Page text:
In August I played my first long tournament since last year’s Major Open, in sunny Kavala. Kavala is a seaside town in eastern Greece, where the attractive beaches compete with the chessboard for players’ attention. Fortunately, although my morning preparation may have suffered a little, they did not manage to prevent me from turning up at the board.
My preparation for the first round was sub-optimal, to put it mildly. My Gatwick to Barcelona flight was delayed, which meant that I missed my connection to Thessaloniki. Instead of putting me on the next direct flight, Vueling elected to send me first to Rome, then to Athens, and finally to Thessaloniki, which resulted in me reaching Kavala at around 2 am on the day of the first game, after a hellish 40-hour journey. I was paired with an International Master, and after getting slightly the better of the opening, I miscalculated and lost quickly.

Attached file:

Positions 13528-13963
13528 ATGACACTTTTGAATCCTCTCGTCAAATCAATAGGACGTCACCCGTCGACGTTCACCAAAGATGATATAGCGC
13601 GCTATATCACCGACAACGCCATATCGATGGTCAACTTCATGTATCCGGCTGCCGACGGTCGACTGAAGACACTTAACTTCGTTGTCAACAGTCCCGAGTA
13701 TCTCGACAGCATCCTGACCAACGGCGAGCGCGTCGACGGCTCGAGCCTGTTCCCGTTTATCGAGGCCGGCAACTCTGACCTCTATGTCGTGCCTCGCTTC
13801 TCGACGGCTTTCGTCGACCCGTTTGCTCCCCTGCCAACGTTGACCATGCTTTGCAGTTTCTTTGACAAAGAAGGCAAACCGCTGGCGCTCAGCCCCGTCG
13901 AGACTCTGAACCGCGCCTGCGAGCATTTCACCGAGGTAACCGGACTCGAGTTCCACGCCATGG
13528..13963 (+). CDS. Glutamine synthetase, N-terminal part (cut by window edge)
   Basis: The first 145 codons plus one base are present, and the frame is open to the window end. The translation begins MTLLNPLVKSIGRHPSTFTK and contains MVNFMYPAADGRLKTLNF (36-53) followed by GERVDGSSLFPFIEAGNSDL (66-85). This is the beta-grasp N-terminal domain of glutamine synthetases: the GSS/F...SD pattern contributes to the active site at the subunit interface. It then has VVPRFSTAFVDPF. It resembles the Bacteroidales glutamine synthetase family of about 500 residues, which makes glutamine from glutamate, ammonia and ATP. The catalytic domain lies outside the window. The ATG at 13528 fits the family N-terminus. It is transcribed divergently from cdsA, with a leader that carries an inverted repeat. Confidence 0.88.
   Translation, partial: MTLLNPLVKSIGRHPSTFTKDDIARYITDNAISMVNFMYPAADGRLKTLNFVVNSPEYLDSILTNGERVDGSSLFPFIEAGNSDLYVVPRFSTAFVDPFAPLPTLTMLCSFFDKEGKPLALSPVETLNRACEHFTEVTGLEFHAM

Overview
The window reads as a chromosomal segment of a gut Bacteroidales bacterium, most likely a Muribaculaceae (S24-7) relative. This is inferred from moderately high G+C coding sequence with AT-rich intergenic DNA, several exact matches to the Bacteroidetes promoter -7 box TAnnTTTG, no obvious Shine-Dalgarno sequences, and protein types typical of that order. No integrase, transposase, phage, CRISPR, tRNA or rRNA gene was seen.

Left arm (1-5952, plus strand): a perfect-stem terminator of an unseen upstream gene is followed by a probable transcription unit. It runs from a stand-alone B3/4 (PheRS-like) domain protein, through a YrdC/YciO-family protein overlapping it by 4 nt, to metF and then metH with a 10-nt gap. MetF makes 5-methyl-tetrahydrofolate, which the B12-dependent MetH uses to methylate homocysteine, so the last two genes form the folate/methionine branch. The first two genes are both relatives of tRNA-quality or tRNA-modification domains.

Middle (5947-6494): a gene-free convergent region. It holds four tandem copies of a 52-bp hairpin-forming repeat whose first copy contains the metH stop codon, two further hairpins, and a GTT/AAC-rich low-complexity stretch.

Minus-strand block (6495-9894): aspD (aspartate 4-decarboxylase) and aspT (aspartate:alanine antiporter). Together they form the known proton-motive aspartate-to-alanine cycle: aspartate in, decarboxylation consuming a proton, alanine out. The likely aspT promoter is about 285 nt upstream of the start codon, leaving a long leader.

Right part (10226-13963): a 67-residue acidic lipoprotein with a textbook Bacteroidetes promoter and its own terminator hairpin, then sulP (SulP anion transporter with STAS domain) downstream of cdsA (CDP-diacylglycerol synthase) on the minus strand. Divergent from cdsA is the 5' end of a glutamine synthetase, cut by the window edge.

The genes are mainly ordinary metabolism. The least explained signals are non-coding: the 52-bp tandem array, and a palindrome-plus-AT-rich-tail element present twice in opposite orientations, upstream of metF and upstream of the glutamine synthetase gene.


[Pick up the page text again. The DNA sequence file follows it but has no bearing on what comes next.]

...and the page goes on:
Round two saw me paired with an 1806-rated junior; always an unpredictable proposition, as they can easily be a couple of hundred points stronger than their published rating. Despite still being tired, I played reasonably well and had good winning chances, but didn’t take them and only managed to draw. The second day featured a double round, so after the long morning game I had to play again in the afternoon. This did not go well, as can be seen below: